Ariel Herrmann is an independent scholar based in New York. Her main area of concentration is Hellenistic and Roman sculpture and she has contributed to publications from several museums. After a ten-year residence in Rome, she served as a research associate in the Greek and Roman Departments of the Museum of Fine Arts, Boston and of the Metropolitan Museum. She has a long-standing interest in the history of collecting.
John Eskenazi is a dealer in oriental art, author and publisher, and a founding partner of The Art Newspaper. He was instrumental in setting up Asian Art Week in London and New York, and in establishing London Sculpture Week. He has curated or co-curated many specialist exhibitions at leading galleries including the Royal Academy of Arts in London. Eskenazi is the author of Il Tappeto Orientale, Milan, 1982, publisher of The Goddess from Anatolia, Milan, 1990, co-publisher: Dunhuang: Caves of the Singing Sands: Buddhist Art from the Silk Road, Textile Art Publications, London, 1996 and of Tibetan Elemental Divination Paintings: Illuminated manuscripts from The White Beryl, Sam Fogg Ltd. and John Eskenazi Ltd, London, 2001.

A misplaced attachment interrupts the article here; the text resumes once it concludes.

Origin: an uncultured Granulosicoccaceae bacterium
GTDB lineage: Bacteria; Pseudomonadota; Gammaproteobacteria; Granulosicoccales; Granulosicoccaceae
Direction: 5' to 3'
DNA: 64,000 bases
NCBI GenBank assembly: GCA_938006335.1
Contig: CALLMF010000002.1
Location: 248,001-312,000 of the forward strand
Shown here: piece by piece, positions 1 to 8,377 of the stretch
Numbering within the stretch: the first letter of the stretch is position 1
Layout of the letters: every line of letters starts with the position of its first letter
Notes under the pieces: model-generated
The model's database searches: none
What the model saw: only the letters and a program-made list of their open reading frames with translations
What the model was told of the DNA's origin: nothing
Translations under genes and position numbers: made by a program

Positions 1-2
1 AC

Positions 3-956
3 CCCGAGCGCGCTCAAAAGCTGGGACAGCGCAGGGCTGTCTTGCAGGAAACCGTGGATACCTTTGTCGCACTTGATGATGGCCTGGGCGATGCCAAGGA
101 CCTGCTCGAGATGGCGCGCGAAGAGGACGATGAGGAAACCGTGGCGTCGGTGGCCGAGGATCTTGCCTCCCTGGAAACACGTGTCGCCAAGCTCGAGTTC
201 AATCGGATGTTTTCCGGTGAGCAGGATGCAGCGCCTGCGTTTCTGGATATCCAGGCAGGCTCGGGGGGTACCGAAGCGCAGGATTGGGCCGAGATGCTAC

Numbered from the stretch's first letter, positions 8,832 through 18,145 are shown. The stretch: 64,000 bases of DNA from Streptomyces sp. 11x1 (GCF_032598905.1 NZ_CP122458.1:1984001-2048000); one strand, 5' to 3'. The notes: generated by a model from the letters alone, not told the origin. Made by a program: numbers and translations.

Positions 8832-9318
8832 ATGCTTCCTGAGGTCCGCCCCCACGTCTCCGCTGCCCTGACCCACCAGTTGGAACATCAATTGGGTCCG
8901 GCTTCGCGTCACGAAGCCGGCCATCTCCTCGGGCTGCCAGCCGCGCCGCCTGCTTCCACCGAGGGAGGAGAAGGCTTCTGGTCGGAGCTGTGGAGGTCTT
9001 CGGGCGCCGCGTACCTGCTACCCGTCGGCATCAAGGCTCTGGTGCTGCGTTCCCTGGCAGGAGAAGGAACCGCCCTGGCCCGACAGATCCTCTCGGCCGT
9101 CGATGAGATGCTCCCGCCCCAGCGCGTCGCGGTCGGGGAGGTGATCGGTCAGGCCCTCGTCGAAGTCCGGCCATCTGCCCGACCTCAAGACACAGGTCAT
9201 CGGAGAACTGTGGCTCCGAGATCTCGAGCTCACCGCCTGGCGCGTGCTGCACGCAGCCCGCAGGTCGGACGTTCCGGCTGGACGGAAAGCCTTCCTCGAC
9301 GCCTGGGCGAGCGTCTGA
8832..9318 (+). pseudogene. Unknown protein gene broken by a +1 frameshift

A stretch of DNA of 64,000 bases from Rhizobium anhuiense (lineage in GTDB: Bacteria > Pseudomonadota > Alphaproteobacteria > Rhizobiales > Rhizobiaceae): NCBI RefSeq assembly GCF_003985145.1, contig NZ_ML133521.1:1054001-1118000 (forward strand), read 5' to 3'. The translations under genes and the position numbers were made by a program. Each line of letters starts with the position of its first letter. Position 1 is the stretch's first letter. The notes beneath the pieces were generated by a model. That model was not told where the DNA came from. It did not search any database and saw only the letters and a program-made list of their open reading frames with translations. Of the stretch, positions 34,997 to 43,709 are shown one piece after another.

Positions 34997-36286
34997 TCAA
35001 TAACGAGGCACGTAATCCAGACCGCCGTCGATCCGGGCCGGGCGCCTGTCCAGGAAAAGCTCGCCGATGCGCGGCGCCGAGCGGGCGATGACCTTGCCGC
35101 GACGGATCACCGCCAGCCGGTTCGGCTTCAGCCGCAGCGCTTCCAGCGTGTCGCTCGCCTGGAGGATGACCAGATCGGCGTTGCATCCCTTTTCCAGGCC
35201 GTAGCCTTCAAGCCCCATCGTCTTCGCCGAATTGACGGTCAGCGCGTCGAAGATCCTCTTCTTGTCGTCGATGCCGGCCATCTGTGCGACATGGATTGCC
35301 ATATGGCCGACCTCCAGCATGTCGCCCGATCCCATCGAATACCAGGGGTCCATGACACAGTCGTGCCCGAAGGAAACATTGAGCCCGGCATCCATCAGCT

James Fitzpatrick is a senior partner of the Washington law firm of Arnold & Porter where for many years he was chair of the Legislative and Public Policy Group. Mr. Fitzpatrick represented the antiquities dealer community in Congressional proceedings leading to the 1983 Implementation of the UNESCO 1970 Convention, and in judicial and State Department proceedings dealing with cultural properties. Mr. Fitzpatrick has taught at the London School of Economics, Trinity College Dublin, and the University of New Mexico Law School. He is currently an adjunct professor at Georgetown Law School.